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Report – Half Of Low-Income Households Say New Canada Food Guide Diet Is Unaffordable

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Vancouver Nearly half of all Canadians say it has grown more difficult to afford to put food on the table over the last 12 months, and four-in-ten say adhering to the diet recommended in the recently updated Canada Food Guide would make paying their household’s food bill even more challenging.

These are some of the findings of a new study from the non-profit Angus Reid Institute, which canvassed Canadians’ views on the price and nutritional value of the food they eat.

The sense that food is getting harder to afford is rooted in reality and cuts across income brackets, but it is Canadians in lower-income households who are more likely to see the consequences of rising prices in their lives.

Respondents with household incomes under $50,000 are considerably more likely to have chosen less healthy, cheaper options, or to have cut back on meat and vegetables as a response to their affordability woes.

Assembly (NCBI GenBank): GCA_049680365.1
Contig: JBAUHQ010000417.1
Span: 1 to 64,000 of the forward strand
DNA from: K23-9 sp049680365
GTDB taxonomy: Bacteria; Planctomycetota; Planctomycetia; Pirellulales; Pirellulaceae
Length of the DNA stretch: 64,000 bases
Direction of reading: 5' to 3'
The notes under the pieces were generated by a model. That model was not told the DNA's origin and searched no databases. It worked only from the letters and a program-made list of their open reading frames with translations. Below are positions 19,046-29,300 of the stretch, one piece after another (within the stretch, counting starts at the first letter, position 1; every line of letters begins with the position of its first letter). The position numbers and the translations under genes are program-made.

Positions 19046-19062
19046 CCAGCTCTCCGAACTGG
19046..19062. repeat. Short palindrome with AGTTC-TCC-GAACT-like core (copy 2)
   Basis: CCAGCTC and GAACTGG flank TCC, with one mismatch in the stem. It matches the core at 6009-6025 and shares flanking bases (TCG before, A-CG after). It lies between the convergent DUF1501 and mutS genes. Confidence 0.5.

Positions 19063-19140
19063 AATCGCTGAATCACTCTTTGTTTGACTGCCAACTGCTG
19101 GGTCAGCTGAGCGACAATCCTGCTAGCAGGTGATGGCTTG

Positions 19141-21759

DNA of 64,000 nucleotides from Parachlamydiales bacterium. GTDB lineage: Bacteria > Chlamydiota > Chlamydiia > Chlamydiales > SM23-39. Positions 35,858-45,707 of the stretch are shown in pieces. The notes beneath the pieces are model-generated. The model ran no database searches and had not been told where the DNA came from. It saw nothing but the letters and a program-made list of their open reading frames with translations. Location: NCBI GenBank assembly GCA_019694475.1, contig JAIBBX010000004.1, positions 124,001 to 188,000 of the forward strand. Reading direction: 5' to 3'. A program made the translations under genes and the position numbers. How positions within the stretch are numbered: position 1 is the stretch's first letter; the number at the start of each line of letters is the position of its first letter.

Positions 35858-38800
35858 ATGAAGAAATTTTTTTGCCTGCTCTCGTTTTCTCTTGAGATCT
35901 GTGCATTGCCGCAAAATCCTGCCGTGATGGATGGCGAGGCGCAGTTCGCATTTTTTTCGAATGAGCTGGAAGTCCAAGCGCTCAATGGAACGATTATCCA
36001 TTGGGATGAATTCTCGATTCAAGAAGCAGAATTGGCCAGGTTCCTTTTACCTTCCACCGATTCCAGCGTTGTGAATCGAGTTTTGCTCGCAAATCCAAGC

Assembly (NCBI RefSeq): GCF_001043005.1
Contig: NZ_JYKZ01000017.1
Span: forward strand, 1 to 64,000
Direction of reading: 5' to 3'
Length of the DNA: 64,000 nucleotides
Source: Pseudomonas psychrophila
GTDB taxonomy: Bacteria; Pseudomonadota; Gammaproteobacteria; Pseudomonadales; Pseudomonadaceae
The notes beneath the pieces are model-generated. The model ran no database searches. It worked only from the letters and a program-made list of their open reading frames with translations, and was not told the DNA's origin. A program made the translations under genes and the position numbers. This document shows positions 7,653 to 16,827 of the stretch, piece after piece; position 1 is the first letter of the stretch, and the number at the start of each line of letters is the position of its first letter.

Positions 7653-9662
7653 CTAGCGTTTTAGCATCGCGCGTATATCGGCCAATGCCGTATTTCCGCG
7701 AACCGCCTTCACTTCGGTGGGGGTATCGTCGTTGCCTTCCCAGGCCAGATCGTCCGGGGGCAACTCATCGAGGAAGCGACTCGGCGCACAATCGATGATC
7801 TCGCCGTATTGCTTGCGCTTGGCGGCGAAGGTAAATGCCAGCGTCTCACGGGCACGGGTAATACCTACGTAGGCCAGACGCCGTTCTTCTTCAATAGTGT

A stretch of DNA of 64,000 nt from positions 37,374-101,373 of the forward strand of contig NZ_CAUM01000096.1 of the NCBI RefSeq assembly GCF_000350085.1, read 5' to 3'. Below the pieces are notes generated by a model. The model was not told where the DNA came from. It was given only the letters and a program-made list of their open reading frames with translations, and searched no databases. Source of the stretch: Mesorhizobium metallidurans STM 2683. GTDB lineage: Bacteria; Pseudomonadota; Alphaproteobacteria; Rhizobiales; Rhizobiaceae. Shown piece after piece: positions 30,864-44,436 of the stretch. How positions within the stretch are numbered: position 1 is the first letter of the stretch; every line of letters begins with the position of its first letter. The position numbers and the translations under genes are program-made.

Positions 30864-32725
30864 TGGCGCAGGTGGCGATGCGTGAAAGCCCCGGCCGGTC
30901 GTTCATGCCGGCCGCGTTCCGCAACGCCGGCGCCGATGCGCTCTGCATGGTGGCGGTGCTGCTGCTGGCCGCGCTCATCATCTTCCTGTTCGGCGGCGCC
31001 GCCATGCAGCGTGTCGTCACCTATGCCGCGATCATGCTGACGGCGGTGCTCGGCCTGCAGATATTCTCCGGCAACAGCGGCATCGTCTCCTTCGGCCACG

Moreover, half of lower-income Canadians say it would be difficult for them to afford to eat a diet based on the new food guide, which places greater emphasis on plant-based foods and less on meat as a source of protein. Despite unease about their ability to afford the new guide, Canadians generally find these goals worthwhile.

More Key Findings: Those who say they struggle to feed their households are twice as likely to say the Food Guide diet would be somewhat difficult (40% to 20%), and five times as likely (24% to 5%) to say it would be very difficult to afford, compared to those who say it is easy to feed their household Canadians are divided about diets. Half (48%) say it is easy to eat healthy if they try, while half (48%) say that even if they try, this is not easy to accomplish Further, six-in-ten Canadians (61%) say they have a hard time keeping track of what is healthy with changing diet trends. This response is most common among those ages 55 and older (68%) Read the rest of the story here:
Courtesy Angus Reid

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